Amongst the large number of challenges that have buffeted the power sector, transmission has been a relative success story. India has one of the largest interconnected grids in the world that handles a single frequency synchronised grid interactive capacity of more than 300 GW from utility and captive generation sources. The flows on the grid are in the proximity of 150 GW and large power transfers happen from one part of the country to the other across a deeply meshed network. The country has drawn lessons from past grid failures and gone on to operate the grid at much stricter tolerance levels. Seen in the context of wide seasonal and time-of- day variations in demand and the large number of transactions enabled by the grid from distribution companies and end users through market arrangements, these achievements are indeed noteworthy.
To put matters in context, the Indian power grid operates with the participation of more than 3,000 generators, a hundred or so distribution companies and thousands of open access users on a given day. It operates under the jurisdiction of a National regulator and independent regulators in every state which derive the powers to regulate the grid from the Electricity Act, 2003, a landmark statute that has engendered open market operations under regulatory oversight. Even in conditions of severe shortages that have since been significantly addressed, a competitive power market on two parallel spot exchanges has been successfully introduced and operated for close to a decade. All these complex transactions rely on the underlying delivery capability of the physical grid and the associated operating principles and pricing methodologies.
The physical capacity of the transmission grid is expanding rapidly. The 12th Plan (2012-17) envisages expansion of the grid by 1,07,440 circuit kilometres (ckm) of transmission lines and 2,82,740 MVA of transformation capacity, a target which is set to be largely achieved. Seen in the context of the 1,97,927 ckt km of lines and 2,57,439 MVA of transformation capacity that existed as of March 2007, this scale of addition in a five-year period is creditable, especially in light of the challenges that transmission faces on land acquisition, right of way, environment and forest clearances. Coupled with the slower growth of demand in the grid than expected, this has led to a situation of relative adequacy.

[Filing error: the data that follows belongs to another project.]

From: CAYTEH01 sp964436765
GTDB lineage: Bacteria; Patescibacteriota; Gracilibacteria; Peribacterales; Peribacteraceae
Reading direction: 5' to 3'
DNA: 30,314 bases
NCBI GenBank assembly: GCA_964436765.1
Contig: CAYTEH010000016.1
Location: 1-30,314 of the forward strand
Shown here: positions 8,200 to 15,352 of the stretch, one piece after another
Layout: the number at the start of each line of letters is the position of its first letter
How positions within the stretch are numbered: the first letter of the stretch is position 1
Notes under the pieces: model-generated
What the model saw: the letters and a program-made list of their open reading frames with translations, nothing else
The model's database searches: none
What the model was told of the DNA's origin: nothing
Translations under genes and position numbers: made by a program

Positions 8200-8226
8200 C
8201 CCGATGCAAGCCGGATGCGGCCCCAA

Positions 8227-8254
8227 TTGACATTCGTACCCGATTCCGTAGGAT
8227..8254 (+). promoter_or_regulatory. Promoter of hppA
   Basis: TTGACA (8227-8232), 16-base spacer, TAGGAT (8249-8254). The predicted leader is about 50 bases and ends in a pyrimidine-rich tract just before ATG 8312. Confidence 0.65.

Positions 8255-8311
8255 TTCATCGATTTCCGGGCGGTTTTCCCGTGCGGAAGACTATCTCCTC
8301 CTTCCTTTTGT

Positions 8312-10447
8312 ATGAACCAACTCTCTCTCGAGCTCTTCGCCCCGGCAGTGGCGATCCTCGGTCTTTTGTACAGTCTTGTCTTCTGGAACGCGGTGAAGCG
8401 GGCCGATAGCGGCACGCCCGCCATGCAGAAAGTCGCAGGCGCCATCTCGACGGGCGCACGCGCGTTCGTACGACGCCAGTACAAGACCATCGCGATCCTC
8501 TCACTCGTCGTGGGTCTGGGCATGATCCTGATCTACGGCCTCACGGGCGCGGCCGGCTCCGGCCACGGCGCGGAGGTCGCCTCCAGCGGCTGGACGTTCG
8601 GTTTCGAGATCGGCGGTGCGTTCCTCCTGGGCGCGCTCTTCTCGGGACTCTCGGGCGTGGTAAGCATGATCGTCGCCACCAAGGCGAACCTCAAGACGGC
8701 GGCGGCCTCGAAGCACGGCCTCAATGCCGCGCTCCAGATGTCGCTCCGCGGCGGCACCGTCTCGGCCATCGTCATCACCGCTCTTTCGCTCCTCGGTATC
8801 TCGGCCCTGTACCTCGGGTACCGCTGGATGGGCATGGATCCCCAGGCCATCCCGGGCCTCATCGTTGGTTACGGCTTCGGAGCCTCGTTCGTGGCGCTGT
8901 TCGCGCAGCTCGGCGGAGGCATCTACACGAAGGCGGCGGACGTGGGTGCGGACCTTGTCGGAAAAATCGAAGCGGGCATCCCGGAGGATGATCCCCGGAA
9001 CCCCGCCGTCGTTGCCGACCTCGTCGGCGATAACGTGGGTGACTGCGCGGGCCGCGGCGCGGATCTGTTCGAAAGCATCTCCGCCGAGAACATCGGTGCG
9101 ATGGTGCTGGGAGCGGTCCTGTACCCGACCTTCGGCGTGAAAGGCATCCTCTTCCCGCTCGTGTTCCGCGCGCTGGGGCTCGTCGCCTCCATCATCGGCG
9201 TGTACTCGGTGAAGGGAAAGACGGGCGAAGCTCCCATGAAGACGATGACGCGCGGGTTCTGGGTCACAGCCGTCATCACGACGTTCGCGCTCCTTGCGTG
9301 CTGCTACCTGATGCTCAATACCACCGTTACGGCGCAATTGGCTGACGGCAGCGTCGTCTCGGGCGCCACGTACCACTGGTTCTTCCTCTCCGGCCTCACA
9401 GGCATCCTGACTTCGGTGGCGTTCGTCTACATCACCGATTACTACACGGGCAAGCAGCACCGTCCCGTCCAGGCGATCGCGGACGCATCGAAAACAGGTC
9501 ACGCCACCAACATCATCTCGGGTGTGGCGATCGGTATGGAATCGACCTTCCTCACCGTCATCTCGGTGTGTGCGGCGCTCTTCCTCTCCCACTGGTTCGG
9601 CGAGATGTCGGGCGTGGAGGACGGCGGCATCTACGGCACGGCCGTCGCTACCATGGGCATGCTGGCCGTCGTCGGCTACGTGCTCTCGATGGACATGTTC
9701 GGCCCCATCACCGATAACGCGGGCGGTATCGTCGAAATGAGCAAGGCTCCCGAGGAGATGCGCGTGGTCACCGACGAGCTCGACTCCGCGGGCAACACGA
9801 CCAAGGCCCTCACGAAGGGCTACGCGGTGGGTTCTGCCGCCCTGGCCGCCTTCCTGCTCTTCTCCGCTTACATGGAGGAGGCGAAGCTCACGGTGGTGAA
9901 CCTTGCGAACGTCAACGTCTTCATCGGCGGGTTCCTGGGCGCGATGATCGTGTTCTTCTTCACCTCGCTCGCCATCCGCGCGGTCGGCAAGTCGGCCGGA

This base needs to be built upon robustly. Despite the current slowdown in electricity demand caused by underlying economic factors and also end-use efficiency, India’s energy needs are expected to grow significantly in the coming years. The resources to cater to the growth are often concentrated and the mainstays of coal and renewable energy are concentrated in pockets that are often at considerable distance from the demand centres. The power generated has to be conveyed across the country resulting in higher demands on the transmission grid. Renewables in particular would need special attention on transmission because of the intermittency of generation that would require active transmission and generation resource management for grid balancing. These have the attention of the planners, but the complicated nature of the problem would demand transmission capacity, technology upgrades, and in general deep focus on transmission development and management.
It would be beyond the remit and capacity of the state-owned transmission entities to execute the massive expansion required on their own. Private sector participation is a necessity. Even as private sector interest is strong, the slew of bottlenecks encountered in developing projects through Tariff Based Competitive Bidding (TBCB) remain a deterrent. While the mechanism itself is well conceived, there are challenges on the quality of detailed project reports (DPR), land acquisition issues, consents and clearances, technology specifications, and qualifying requirements.
Apprehensions also exist around the role of Powergrid Corporation of India, which is a system planner on one hand in its role as the Central Transmission Utility (CTU) and a bidder for such projects on the other. Given the large size of the grid, the organisational separation of the two roles of Powergrid remains a pertinent question. At the state level, a similar situation exists, aggravated by the weak institutional capabilities of state transmission utilities.
The issue of open access for the usage of the transmission network remains a lingering issue. Non-discriminatory open access is the bedrock for development and operations of the transmission grid under the Electricity Act, 2003. Yet this fundamental premise has been compromised repeatedly by the state level transmission and distribution network operators, with regulators often turning a blind eye to it. It is imperative that the government and the regulators recognise that India’s power system has reached this level of relative adequacy on account of competitive trade of electricity. That competitive trade is premised on open access of electricity. Governments must accord due importance to the issue of Open Access and the contributions that it has made to the development of electricity infrastructure and markets; else the growth can slow down and the gains of last decade come undone.
By Anish De
The author is Partner and Head of Strategy & Operations, Infrastructure, Government and Health, KPMG in
India. The views are personal